Worse than this is a case I read of which may be subject to legal action, so I will not name the person. It concerns a blind person who, having had the contract signed for her and been told that it would cost 3s. 11d. a week, discovered that it in fact cost 18s. 9d. a week. This is misrepresentation. These contracts have been sold to thousands of people in this country, and they have been subjected to the strongest legal pressure to pay up.

These organisations do not, in my view, provide adequate protection for the safety of health. There was a time when one could not get out of the contract one had entered into even if there were medical grounds for doing so. I understand that they agreed that if a person could produce a medical certificate that they cannot carry on the course the contract would come to an end, but I understand that that is not being operated today. Even today, people who have been made physically disabled in the studios of this company are under high pressure to pay up.

I believe it is true to say that in recent days, since the new management took over—this new management which we were told would have completely different standards of conduct in future from the Bowman-Shaws, who did a moonlight or daylight flit—the new management are putting the strongest pressure on thousands of their clients in this country to pay up so that they can rake in the money. What will happen afterwards, I am not sure. This is interesting, because it is another example of an American-inspired company using methods which I understand were tried out in the States successfully for a while until things became difficult for them under the law of particular states in that country.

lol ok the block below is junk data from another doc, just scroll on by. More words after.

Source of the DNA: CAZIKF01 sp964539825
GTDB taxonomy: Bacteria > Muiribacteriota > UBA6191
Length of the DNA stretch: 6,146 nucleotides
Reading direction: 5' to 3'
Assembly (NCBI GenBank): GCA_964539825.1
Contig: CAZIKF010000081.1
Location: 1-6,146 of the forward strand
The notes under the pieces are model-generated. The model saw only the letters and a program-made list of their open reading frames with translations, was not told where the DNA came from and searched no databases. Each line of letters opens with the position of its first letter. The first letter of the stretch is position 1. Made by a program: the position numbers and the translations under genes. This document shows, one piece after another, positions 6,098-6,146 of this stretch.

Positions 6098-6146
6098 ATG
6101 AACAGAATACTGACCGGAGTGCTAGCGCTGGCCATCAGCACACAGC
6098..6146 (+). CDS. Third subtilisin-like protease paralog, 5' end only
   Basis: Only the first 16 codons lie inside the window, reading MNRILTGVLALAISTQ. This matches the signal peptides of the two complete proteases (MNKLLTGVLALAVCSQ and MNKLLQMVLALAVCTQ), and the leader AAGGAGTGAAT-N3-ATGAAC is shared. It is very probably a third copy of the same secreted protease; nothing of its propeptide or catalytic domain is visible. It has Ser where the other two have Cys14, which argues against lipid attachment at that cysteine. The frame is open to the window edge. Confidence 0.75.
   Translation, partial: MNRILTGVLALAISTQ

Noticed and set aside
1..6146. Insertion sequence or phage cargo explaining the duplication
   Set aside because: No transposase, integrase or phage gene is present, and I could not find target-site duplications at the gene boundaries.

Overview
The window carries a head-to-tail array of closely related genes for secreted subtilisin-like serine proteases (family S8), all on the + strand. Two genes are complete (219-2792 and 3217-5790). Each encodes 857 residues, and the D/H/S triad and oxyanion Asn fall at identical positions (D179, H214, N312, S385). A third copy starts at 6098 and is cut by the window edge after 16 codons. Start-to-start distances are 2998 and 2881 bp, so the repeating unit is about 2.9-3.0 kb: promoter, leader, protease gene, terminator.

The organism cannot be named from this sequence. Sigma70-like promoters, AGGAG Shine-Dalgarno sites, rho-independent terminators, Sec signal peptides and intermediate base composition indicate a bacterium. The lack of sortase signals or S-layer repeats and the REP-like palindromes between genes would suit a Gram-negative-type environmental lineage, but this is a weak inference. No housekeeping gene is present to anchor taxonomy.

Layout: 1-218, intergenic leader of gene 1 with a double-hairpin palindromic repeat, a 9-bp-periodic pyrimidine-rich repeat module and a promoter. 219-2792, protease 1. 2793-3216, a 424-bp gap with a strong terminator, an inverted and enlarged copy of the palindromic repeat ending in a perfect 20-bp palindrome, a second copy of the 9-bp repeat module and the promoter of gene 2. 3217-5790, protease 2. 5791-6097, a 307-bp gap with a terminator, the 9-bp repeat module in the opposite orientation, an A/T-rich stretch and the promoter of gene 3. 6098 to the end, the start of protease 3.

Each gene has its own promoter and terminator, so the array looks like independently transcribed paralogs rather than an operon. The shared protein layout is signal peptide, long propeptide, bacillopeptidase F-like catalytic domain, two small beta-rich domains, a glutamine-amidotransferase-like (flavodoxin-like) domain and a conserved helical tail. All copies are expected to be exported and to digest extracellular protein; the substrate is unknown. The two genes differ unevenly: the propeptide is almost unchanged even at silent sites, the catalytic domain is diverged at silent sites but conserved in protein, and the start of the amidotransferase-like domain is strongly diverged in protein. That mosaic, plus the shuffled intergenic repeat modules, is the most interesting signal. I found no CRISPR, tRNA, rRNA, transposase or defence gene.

I want now to turn to another development in recent weeks, the full impact of which has not yet been felt in this country, namely, the franchise system in retail. As operated in the United States, in the vast majority of cases it is a perfectly honest and legal method of operating business. It is a system where a large national name in America such as Dunkin Donuts uses the small retailer as the focal point of contact with the consumer. The danger is that, in the United States, thugs and gangsters—people known as "the front money boys"—get the small retailers to commit themselves heavily financially to receive the services of the franchiser, and they then find they are left high and dry without any of the services.